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2008-11-04-mccainobamastate

 

Karl Rove’s predicted electoral map was correct with a few exceptions – North Carolina and Indiana narrowly went to Obama – but then there is a toss up +/-3% allowance that should cover this.

11-5-2008-7-04-38-am

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One thing you could say about Karl Rove is that he is willing to face the truth ~ in this case pointing out the likely outcome of this election race.

On his website, Republican strategist Karl Rove writes:

    The final Rove & Co. electoral map of the 2008 election cycle points to a 338-200 Barack Obama electoral vote victory over John McCain tomorrow, the largest electoral margin since 1996.All remaining toss-up states have been allocated to the candidate leading in them, with Florida (27 EV) going to Obama, and Indiana (11 EV), Missouri (11 EV), North Carolina (15 EV), and North Dakota (3 EV) going to McCain.

    The two candidates are in a dead heat in Missouri and North Carolina, but they go to McCain because the most recent polls conducted over this past weekend show him narrowly ahead. Florida, too, could end up in McCain’s column since he’s benefited from recent movement in the state

    2008-11-04-mccainobamastate

Source: HP

WASHINGTON – In the final weekend of a long race for the White House, Barack Obama promised to heal America’s political divisions while rival John McCain fought to hold on to Republican-leaning states and pledged to score an upset.

For Obama, buoyed by record campaign donations and encouraging poll numbers, it was a time for soaring rhetoric and forays into Republican territory. “We have a righteous wind at our back,” the Democrat said Saturday.

McCain saw the weekend as a final opportunity to persuade voters to prove the polls and pundits wrong and sweep him into office.

“We’re a few points down but we’re coming back,” he told supporters in Virginia.

Obama campaigned Saturday in Nevada, Colorado and Missouri, all states that voted for President Bush four years ago, while McCain struggled to keep Virginia from voting for a Democratic presidential candidate for the first time since 1964.

McCain also made a quick sidetrip to New York City and an appearance on NBC’s “Saturday Night Live” where he joked about his campaign and his latest plan to win over voters.

“I thought I might try a strategy called the reverse maverick. That’s where I’d do whatever anybody tells me,” McCain said. If that failed, he quipped, “I’d go to the double maverick. I’d just go totally berserk and freak everybody out.”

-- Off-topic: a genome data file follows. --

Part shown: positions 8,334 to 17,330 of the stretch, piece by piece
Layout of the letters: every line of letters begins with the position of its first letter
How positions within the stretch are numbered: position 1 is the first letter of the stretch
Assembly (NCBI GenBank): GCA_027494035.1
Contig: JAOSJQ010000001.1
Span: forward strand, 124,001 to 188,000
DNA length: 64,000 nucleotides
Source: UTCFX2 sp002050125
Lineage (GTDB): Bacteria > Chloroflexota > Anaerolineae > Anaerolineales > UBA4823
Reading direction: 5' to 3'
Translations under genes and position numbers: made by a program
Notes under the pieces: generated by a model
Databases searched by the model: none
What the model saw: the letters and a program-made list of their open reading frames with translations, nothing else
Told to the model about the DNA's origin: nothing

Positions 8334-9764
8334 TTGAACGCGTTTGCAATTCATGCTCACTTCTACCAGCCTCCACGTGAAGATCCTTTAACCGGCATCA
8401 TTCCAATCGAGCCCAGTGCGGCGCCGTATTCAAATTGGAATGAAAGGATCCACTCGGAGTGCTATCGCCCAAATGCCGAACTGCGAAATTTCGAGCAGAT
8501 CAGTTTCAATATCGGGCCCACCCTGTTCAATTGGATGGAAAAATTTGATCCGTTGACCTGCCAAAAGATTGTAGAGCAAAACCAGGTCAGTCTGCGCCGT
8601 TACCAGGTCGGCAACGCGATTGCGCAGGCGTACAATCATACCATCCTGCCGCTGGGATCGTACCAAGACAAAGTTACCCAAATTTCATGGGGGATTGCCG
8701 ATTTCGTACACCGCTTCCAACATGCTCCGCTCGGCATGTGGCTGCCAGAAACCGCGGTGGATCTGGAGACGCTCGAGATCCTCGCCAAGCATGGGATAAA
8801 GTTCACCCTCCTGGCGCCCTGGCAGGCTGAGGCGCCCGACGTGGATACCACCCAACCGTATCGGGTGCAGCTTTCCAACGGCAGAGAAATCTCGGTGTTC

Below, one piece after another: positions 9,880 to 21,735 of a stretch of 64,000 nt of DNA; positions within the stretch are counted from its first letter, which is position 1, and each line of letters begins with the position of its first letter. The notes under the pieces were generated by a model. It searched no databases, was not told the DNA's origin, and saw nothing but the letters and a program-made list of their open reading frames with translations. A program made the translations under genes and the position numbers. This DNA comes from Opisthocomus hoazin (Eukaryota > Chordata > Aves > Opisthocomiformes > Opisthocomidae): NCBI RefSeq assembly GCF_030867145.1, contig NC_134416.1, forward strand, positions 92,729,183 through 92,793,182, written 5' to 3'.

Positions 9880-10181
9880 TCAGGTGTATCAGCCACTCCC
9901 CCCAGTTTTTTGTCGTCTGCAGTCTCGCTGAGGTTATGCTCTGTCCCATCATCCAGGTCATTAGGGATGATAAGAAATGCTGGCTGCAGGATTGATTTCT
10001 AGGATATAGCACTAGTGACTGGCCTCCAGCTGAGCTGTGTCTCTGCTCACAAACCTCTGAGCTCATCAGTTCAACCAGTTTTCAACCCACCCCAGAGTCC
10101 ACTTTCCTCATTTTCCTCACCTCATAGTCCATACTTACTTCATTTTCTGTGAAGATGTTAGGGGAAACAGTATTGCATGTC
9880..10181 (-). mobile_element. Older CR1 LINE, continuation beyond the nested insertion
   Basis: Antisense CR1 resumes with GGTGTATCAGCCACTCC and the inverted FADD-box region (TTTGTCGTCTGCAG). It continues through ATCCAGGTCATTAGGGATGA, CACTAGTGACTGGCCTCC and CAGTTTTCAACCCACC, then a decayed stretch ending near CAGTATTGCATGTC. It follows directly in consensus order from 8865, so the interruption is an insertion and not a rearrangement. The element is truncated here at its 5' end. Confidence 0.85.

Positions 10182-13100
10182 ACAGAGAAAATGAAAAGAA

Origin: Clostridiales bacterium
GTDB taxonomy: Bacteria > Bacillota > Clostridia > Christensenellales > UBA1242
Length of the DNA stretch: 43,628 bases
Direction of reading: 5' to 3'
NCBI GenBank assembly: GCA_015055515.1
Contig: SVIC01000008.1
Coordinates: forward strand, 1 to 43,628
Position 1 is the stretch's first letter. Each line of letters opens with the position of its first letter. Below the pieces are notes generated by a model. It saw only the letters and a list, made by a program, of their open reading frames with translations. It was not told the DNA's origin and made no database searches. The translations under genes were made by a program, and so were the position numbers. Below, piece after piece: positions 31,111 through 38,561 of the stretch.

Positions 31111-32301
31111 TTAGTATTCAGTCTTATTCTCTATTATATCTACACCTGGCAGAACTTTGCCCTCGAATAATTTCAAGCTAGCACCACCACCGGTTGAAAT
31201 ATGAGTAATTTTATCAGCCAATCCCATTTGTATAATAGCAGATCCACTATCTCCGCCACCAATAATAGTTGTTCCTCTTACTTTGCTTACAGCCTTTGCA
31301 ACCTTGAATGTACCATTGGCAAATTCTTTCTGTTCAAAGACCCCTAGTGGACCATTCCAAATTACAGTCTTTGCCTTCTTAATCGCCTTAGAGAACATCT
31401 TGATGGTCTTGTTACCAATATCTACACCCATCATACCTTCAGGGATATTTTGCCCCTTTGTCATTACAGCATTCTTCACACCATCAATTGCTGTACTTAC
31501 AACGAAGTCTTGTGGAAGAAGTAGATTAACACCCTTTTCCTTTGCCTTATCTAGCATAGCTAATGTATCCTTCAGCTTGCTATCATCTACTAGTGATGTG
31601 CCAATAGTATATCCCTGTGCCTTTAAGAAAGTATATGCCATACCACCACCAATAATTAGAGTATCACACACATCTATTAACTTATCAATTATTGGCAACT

Both men appealed to supporters to turn out on Election Day, saying the stakes could scarcely be higher.

“If you give me your vote on Tuesday, we won’t just win this election — together, we will change this country and change the world,” Obama said in a nationwide Democratic radio address.

Vice President Dick Cheney endorsed McCain, saying Americans “cannot afford the high tax liberalism of Barack Obama and Joe Biden.”

Obama, campaigning in Colorado, pounced on the remark, saying McCain had earned the endorsement through supporting the Bush administration’s failed social and economic policies.

“Bush and Cheney have dug a deep hole,” Obama said. “Now they’re trying to hand the shovel to McCain.”

An Associated Press-Yahoo News national poll of likely voters showed Obama ahead, 51 to 43, with a margin of error of plus or minus 3 percentage points. McCain’s campaign says its internal polling shows the gap closing.

From CNN Associate Political Editor Rebecca Sinderbrand

Check out CNN’s Electoral Map. (CNN) — Some tough news for John McCain in his own backyard, as his home state of Arizona moves from “safe McCain” to “lean McCain” in the latest CNN poll of polls.

And the Republican nominee continues to lose ground in reliably-red areas, as North Dakota moves from “lean McCain” to “toss-up” – meaning three electoral votes that had been counted for McCain are now considered up for grabs.

But there’s some good news for McCain down south: Louisiana has moved from “lean McCain” to “safe McCain.” And the movement on the map is far from done.

Barack Obama now leads McCain by 131 electoral votes, up from his 128-vote lead yesterday. CNN now estimates that if the presidential election were held today, Obama would win 291 electoral votes and John McCain 160. There are 87 electoral votes up for grabs. Again, 270 electoral votes are needed to win the White House.

The CNN Electoral Map is based on analysis from the CNN Political Unit and takes into account a number of factors, including polling, state voting trends, ad spending patterns, candidate visits, and guidance from the campaigns, parties, and political strategists. The list will be updated regularly as the campaign develops over time.

Source: CNN Politics